Pigs and Missles
I recently finished two books that bear mention here on the blog.
One Minute to Midnight is a detailed biopic of The Cuban Missle Crisis, specifically the week leading up to “Black Saturday” – the closest our world has ever come to nuclear war. Previous to reading this book, I knew next to nothing about the crisis, I only knew who the key players were politically and the basics of the story – that the Soviets had put nuclear-armed missles into Cuba, aimed at the U.S. The book, written by The Washington Post’s Michael Dobbs, is terrific. Now that I know the whole story of that week, I am amazed on many different levels. For example, the story of two United States U2 planes. One of them was shot down over Cuba by the Soviets in a hit NOT ordered by Moscow or Khrushcev, but essentially someone much lower in the pecking order who, in the heat of the moment, made a pretty shitty decision. The second US U2 plane was a bi-weekly air testing flight that went horribly awry when it took off from Alaska and flew north. The US regularly sent U2’s north of Alaska to test the air because that’s where the Soviet’s would regularly explode nuclears as a testing ground. This particular pilot simply made an error in direction (he was using the stars as his guide) and ended up over Russia and was subsequently chased by several fighter jets. Now, this was a standard mission, had nothing to do with the missle crisis at all, but the Russians didn’t know that. They believed the US was sending a nuclear-armed jet to drop a bomb over Russia in response to the U2 that had been shot down over Cuba. These two events were the catalyst in our almost engaging in a nuclear war – a Russian decision made at low levels to shoot down a U2 and a U.S. pilot error up in Alaska. Wild! My favorite quote in the book was Kennedy, upon hearing both stories that fateful weekend – “there’s always some son of a bitch who doesn’t get the word.”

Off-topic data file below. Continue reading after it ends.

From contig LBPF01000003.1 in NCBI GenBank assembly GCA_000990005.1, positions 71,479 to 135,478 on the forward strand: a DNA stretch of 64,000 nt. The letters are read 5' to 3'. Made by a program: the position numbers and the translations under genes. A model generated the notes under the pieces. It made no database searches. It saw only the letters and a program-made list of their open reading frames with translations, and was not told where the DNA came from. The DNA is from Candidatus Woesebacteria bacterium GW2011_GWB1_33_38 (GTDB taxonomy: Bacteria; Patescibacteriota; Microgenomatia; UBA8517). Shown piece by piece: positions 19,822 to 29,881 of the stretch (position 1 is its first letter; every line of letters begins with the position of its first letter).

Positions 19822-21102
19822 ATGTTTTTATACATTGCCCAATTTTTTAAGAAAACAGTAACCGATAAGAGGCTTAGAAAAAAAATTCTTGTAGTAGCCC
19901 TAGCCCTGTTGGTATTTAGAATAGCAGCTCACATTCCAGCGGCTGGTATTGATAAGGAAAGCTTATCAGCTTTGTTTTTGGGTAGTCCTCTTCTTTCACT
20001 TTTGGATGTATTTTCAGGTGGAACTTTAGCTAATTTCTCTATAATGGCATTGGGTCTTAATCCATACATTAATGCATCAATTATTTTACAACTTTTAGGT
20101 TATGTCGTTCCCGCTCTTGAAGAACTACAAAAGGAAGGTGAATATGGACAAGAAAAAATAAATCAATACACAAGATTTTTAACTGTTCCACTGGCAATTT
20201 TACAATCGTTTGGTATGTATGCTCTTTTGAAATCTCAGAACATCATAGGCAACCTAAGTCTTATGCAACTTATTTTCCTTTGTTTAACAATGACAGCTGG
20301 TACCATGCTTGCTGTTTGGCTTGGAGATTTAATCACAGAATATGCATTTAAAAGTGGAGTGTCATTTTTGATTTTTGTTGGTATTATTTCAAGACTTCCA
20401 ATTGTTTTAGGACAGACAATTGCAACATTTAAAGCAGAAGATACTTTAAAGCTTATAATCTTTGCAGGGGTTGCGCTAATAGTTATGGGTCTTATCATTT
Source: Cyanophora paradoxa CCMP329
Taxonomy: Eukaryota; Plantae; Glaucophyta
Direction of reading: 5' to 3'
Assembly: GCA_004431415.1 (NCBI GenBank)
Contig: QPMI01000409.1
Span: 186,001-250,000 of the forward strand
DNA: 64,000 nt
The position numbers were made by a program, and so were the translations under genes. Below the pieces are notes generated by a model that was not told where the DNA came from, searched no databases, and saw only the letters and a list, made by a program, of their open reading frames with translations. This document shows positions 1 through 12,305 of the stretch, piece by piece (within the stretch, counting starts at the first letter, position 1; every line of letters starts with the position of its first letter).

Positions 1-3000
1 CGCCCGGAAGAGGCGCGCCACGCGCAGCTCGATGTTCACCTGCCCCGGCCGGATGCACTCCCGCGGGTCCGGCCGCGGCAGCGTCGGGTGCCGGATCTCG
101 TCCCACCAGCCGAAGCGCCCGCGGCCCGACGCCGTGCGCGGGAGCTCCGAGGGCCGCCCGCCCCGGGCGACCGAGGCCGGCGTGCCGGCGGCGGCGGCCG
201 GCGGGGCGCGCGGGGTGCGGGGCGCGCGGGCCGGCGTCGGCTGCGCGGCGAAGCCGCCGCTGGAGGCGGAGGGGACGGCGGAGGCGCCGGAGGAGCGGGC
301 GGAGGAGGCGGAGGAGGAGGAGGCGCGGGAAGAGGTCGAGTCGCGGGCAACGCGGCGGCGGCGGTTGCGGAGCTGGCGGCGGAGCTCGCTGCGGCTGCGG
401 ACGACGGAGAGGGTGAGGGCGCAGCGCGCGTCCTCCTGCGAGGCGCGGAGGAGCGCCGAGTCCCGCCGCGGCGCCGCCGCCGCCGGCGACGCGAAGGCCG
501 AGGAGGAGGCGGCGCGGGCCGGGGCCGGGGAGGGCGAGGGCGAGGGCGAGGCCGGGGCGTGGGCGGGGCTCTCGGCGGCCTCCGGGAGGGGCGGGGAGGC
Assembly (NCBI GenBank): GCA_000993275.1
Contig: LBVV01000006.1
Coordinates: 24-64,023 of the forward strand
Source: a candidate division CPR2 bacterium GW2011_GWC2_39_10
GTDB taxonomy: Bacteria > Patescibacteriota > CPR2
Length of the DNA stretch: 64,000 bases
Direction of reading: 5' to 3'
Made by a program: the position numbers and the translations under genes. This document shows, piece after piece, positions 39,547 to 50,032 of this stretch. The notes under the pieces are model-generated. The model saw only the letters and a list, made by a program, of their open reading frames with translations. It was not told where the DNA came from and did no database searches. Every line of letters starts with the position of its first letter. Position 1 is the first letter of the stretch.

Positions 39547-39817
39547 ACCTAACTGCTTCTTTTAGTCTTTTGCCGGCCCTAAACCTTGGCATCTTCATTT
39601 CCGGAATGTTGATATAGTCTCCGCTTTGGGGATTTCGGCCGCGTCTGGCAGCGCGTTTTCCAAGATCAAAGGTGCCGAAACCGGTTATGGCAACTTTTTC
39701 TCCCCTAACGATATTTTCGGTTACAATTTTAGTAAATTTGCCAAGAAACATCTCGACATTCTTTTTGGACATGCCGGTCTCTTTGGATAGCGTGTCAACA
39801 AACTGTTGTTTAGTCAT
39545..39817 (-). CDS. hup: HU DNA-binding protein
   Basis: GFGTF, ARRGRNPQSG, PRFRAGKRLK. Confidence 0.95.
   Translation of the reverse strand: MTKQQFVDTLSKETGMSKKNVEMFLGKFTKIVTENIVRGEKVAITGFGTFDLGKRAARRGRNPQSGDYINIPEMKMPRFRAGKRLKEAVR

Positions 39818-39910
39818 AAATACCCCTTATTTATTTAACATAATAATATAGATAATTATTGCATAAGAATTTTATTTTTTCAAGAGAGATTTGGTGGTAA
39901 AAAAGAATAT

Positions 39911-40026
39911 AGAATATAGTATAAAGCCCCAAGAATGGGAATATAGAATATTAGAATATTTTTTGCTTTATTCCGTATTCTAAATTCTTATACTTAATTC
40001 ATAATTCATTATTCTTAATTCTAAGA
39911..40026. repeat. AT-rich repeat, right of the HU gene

The other book was far different in topic, but no different in weight. The Omnivore’s Dilemma was tremendous, educational and fascinating, but now am I going to feel guilty if, in a pinch, I have to run to the grocery store and pick up industrial grade ground beef? If you knew the story behind how things like chicken and beef end up neatly packaged on your supermarket shelf, you might have a self-imposed crisis on your hands. This book has little to do with PETA and more to do with where your food comes from and how it gets there. And it is a stunner. It will make you want to start a farm and only eat your own food. That’s how I felt – until I realized how much work a farm would be. Anyway, the book – you just HAVE to read it. The author, Michael Pollen, travels around the country to different farms and food organizations – industrial, organic, others, etc and he spends time working at each one a little bit, documenting his experience and discussions with the owners and workers. His week on a farm in Virginia with an eccentric and smart farmer is the highlight of the book – and the book is chock full of highlights. The chapter where the author shoots a pig in preparation for a meal nearly made me sick (and him, too). But he wanted to experience what it felt like to literally put your meal on the table. So yeah, some of it will make you cringe. It will make you stop and think for a second when you’re standing in a supermarket. But in the end, your decisions are your decisions. It will be next to impossible for me to go totally rogue and only eat what I know is safe, clean and sound. But I’ll do my best where I can and I suspect you’ll feel the same way if you read this book.